Delaney had never seen anything like it.

The next thing Delaney noticed were the tiny blue lights running down the length of the tunnel, about midway up the walls and on the roof. The lights were embedded into the black surface, flush. Part of the structure it seemed.

The lights continued for as far as Delaney could see, becoming faded specks of blue in the distance.

Miles into the distance.

There was also an ambient light all around him. A light with no visible source. It was just there, subdued and cold.

The door he had entered from sat to one side of the tunnel’s end.

Covering the rest of the end wall were four gigantic metal disks on big rotating hinges.

Delaney walked over and stood before the large grey plates. Each one measured at least thirty feet in diameter.

Then he heard it.

A dull thud was emanating from the walls of the tunnel.

Thud… thud… thud.

He looked across at the left wall, turned and walked a couple dozen paces.

Delaney saw a thin line carved into the black lining of the tunnel. It was barely an eighth of an inch thick, rising from the floor halfway up the wall, across fifty or so feet, then back down to the floor again. There was a familiar looking panel to the right of the seam.

Then he realized what it was he was looking at. The seam was another door! A much bigger door.

Delaney moved closer, approaching the panel.

Alright then, let’s see what other surprises this place has to offer.

He was about to push the small circular button in the centre of the panel when he heard a sound that made his blood run cold.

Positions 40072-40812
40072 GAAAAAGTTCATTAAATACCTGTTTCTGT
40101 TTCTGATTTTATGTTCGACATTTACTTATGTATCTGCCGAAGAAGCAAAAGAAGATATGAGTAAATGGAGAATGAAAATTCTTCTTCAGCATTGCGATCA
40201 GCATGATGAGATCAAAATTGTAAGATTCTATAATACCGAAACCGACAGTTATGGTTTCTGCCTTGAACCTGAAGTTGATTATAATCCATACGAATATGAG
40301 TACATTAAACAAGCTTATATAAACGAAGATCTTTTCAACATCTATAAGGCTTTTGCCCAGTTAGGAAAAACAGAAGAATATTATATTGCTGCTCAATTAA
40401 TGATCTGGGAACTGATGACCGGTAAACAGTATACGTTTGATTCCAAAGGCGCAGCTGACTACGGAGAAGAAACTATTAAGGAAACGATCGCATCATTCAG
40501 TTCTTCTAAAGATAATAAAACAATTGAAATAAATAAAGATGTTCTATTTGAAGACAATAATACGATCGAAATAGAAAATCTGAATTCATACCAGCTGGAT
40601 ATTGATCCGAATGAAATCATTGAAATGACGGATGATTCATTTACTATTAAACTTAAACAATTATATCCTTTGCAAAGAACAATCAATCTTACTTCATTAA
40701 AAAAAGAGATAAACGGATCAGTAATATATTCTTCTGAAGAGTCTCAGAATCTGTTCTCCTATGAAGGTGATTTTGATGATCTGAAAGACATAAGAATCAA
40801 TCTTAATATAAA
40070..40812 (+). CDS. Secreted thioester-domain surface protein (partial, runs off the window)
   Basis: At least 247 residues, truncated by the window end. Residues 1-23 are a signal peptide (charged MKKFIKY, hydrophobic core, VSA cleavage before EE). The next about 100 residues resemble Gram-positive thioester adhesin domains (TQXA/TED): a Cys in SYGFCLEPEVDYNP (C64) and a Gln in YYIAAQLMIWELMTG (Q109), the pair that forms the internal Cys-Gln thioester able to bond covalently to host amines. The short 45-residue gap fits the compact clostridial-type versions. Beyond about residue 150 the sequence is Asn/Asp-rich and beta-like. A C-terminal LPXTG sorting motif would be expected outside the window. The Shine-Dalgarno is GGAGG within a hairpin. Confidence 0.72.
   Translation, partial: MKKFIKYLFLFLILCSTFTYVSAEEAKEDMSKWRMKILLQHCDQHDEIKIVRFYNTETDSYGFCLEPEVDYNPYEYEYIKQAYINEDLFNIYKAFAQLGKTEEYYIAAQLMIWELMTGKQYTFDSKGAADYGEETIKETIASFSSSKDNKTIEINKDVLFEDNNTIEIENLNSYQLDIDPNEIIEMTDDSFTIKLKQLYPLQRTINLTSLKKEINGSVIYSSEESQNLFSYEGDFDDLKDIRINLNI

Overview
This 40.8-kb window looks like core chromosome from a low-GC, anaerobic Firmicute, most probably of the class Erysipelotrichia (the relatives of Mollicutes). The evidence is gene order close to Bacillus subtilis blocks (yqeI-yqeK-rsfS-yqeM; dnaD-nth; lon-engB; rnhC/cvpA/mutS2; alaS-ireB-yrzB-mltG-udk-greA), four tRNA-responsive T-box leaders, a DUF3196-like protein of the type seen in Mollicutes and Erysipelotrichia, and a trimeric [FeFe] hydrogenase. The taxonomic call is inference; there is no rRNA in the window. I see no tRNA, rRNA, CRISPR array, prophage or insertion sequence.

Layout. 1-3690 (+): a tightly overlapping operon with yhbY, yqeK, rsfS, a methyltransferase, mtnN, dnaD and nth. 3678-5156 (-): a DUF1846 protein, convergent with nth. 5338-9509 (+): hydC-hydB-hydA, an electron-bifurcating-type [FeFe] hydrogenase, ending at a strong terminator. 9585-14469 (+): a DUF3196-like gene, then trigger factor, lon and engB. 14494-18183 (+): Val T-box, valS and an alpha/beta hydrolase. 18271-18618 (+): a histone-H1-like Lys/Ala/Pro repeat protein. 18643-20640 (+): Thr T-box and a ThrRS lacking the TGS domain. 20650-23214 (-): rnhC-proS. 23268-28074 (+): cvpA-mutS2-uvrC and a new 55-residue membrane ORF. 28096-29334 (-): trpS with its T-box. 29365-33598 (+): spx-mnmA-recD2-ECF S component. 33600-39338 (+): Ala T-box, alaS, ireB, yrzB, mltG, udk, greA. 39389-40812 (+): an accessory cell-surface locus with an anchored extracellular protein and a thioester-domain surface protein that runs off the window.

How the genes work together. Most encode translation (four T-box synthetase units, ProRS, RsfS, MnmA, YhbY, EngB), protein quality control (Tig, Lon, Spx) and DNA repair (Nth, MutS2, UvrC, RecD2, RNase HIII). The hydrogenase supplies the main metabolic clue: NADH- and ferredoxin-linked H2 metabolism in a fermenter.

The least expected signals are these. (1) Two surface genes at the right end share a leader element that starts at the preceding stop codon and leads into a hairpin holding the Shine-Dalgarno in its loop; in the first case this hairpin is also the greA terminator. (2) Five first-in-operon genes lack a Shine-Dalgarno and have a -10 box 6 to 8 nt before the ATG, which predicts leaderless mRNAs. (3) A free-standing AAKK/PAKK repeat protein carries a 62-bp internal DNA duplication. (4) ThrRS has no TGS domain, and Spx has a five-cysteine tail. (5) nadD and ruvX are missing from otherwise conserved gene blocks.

A shrill beep emanating from his arm mounted systems monitor.

His heliox alert!

Delaney had forgotten the time. He looked at the little display screen on his arm. It was flashing orange—thirty minutes!

He started walking quickly back towards the first door, then stopped. It was pointless.

Even at full stretch it would take him forty minutes to reach the surface, maybe longer.

Then there was the large piece of rock face that was sheared off in the quake. It had left an impossibly sheer cliff to negotiate.

And, nobody was going to come looking for him. He was on his own.

Unless he could find some oxygen or a quicker way out, Jake Delaney was going to die.

The afternoon sun was disappearing behind the horizon.

The Martian moons, Phobos and Deimos hovered in the northern sky like two potatoes, pockmarked from relentless hits by asteroids, the moons themselves most likely ancient asteroids that were pulled into Martian orbit eons ago.

Phobos, the closest and only four thousand miles away, was inky black. A charred remnant of some forgotten collision countless millennia ago. Deimos sat slightly obscured behind it’s brother. A faint glowing outline cutting its edge.

Silhouetted in front of the two satellites stood the massive Hellas pyramid to Gateway’s northeast.